National Party Heads Debate Issues in Midterm Elections
[Sorry, the video for this story has expired, but you can still read the transcript below. ]
MARGARET WARNER: First, we’re joined by former Vermont Governor Howard Dean, chairman of the Democratic National Committee.
Governor Dean, welcome. Let’s start with predictions. Are you going to take the House? And if so, by how much?
HOWARD DEAN, Chairman, Democratic National Committee: Well, Margaret, I don’t make predictions. If the election were held today, we would take not just the House, we would also take the Senate. But we’ve got four more days of very intense campaigning.
We know the Republicans will be making all kinds of calls, making all kinds of assertions in the middle of the night about candidates. And we’ve just got to put together our get-out-the-vote effort and make sure it’s maximized by Monday — Tuesday.
MARGARET WARNER: Let me ask you about a couple of events of this past week. First of all, John Kerry’s remarks about the troops, his subsequent apology. Did that damage the Democrats?
HOWARD DEAN: John Kerry is not on the ballot. He apologized. I think that’s the end of that.
What’s on the ballot is the president of the United States’ behavior and the Republicans’ behavior over the last five or six years: Iraq; the economy, which has been great for the president’s contributors, but not so great for ordinary Americans; the health care system; the culture of corruption the Republicans have brought to the Capitol. Those are the things that people are going to be voting on.
MARGARET WARNER: So are you saying that, even though the president weighed in, the vice president, the White House press secretary, you think the Kerry matter is irrelevant to this election?
HOWARD DEAN: I do. In the long run, I think people — you know, the Republicans always try to push attention elsewhere because their record is so dreadful. But look at — their record in Iraq, which is really going to hurt them, is one of complete and utter failure, to listen to their own military advisors, to support our troops adequately with adequate equipment, and to have a plan.
Colin Powell wrote in his book that you want to use maximum force going in, you have to understand what you’re getting into, and you have to have a plan to leave. They didn’t do any of those things. This is a gross failure.
The economy, great for the top 20 percent. Out here in Toledo, Ohio, not so good for an awful lot of people here who have seen their jobs move to China. So we can do better than this. The American people know we can do better that than this. And that’s why I think we’re going to win.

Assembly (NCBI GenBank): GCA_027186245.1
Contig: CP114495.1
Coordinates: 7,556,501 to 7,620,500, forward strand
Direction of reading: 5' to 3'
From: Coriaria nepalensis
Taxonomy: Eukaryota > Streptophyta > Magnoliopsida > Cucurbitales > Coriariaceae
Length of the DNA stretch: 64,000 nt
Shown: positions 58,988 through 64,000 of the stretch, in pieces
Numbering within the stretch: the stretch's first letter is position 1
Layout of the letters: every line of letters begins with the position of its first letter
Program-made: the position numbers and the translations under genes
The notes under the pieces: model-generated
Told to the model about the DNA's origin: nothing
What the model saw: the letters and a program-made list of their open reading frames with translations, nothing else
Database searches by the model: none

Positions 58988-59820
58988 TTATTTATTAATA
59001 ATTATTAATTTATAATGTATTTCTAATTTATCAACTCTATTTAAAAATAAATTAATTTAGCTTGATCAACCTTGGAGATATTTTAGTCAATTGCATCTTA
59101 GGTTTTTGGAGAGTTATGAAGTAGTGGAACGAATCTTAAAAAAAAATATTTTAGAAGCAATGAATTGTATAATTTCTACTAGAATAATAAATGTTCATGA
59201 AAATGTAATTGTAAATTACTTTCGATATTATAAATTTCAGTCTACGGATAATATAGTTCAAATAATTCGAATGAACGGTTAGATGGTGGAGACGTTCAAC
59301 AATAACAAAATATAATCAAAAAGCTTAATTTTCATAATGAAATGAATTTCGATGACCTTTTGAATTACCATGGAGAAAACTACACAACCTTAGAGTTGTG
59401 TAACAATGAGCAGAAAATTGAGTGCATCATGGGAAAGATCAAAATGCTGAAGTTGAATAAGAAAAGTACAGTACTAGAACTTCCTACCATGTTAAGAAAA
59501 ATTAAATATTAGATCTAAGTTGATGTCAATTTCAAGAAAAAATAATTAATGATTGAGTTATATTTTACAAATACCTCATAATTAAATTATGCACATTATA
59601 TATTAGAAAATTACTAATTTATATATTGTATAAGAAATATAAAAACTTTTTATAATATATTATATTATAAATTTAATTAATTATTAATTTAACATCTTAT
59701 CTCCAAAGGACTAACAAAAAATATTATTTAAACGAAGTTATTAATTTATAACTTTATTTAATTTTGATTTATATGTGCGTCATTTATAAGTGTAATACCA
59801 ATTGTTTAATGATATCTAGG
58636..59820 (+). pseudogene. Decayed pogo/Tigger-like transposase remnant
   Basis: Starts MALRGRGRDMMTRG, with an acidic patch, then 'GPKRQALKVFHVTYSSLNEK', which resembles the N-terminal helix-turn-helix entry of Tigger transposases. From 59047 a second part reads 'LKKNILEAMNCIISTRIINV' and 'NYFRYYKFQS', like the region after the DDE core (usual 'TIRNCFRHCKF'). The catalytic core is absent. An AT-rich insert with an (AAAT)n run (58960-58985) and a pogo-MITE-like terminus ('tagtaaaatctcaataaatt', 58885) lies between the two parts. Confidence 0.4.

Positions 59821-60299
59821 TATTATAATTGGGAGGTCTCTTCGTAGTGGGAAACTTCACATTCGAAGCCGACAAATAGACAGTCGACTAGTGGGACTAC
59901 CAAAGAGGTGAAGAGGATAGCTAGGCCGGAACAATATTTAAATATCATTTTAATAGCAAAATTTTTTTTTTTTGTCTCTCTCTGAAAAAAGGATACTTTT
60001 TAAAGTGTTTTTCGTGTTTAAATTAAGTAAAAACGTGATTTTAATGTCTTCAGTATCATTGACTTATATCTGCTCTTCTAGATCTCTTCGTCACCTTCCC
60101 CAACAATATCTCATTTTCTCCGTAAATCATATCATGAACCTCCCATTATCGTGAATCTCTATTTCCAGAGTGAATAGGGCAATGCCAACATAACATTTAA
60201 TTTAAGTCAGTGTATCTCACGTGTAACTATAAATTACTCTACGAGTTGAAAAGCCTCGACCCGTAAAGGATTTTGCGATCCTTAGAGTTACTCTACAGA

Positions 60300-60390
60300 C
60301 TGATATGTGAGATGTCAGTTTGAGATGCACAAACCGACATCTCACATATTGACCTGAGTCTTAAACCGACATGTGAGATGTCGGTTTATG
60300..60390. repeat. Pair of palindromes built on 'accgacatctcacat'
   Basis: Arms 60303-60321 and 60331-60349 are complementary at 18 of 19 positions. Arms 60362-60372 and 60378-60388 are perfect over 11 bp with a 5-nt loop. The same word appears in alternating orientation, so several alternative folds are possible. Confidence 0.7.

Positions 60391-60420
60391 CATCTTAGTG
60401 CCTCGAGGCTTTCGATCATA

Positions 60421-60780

MARGARET WARNER: Now, another event of this past week — in fact, just yesterday — is the president of the National Association of Evangelicals resigning amid allegations or at least accusations that he had paid for gay sex. Do you think that’s going to have real election repercussions?
HOWARD DEAN: You know, it may. But again, we’re going to focus on what we ought to be doing differently in this country. We want to raise the minimum wage. We want a real ethics legislation to clean up the corruption in Washington. And we want a health care plan that works.
We think there ought to be a down payment where we insure at least all kids and all folks under 25. It’s not expensive to do. We also believe we ought to balance the budget and have middle-class tax fairness. Those are going to be the things we concentrate on.
And, you know, this business about the guy getting phone sex or whatever he did, and John Kerry’s remarks, that is all extraneous stuff. This election is about Iraq. It’s about wanting a new direction for the country. It’s about wanting workers to get paid adequately for the jobs they perform. That’s what the election is about.
Iraq and domestic issues
MARGARET WARNER: So, if the election is fundamentally a referendum on Iraq, as well as some of the other issues you mentioned, what will voters be voting for, in terms of a change in policy in Iraq, if they throw the Republicans out of the leadership and elect Democrats?
HOWARD DEAN: I think what they're voting for is a new strategy in Iraq, a new direction for national defense. The Republicans have touted their ability to defend America; in fact, they've failed.
Korea exploded a nuclear weapon. Iran is about to acquire them. We're in the middle of a civil war in Iraq. Osama bin Laden is still at large. The Republicans have failed to defend America adequately.
We need a sensible, thoughtful and smart -- in addition to tough -- defense policy. So what you can expect from a Democratic Congress, working with a very conservative, radical-right president, is some strictures on what he can do.
We will ask for a timetable, I dare say. We will ask for a plan to be set before Americans. We will ask the president to listen to the military. And my guess is that the Democratic Congress will listen to the military in trying to fashion a way to get ourselves out of Iraq.
MARGARET WARNER: So are you saying that the Democrats will be pushing for a specific timetable to get American troops out of Iraq?
HOWARD DEAN: Yes, absolutely. You can't just stay the course with a failed strategy. The president wants to stay the course. I think what the voters are going to vote on is: Do you want a new direction for America, or do you want to stay the course? And if you want a new direction, you can't vote for a Republican, because you're not going to get a new direction.
MARGARET WARNER: And let me make sure I understand this. On timetable, you mean a timetable that is not connected to conditions on the ground, but as a time-driven timetable?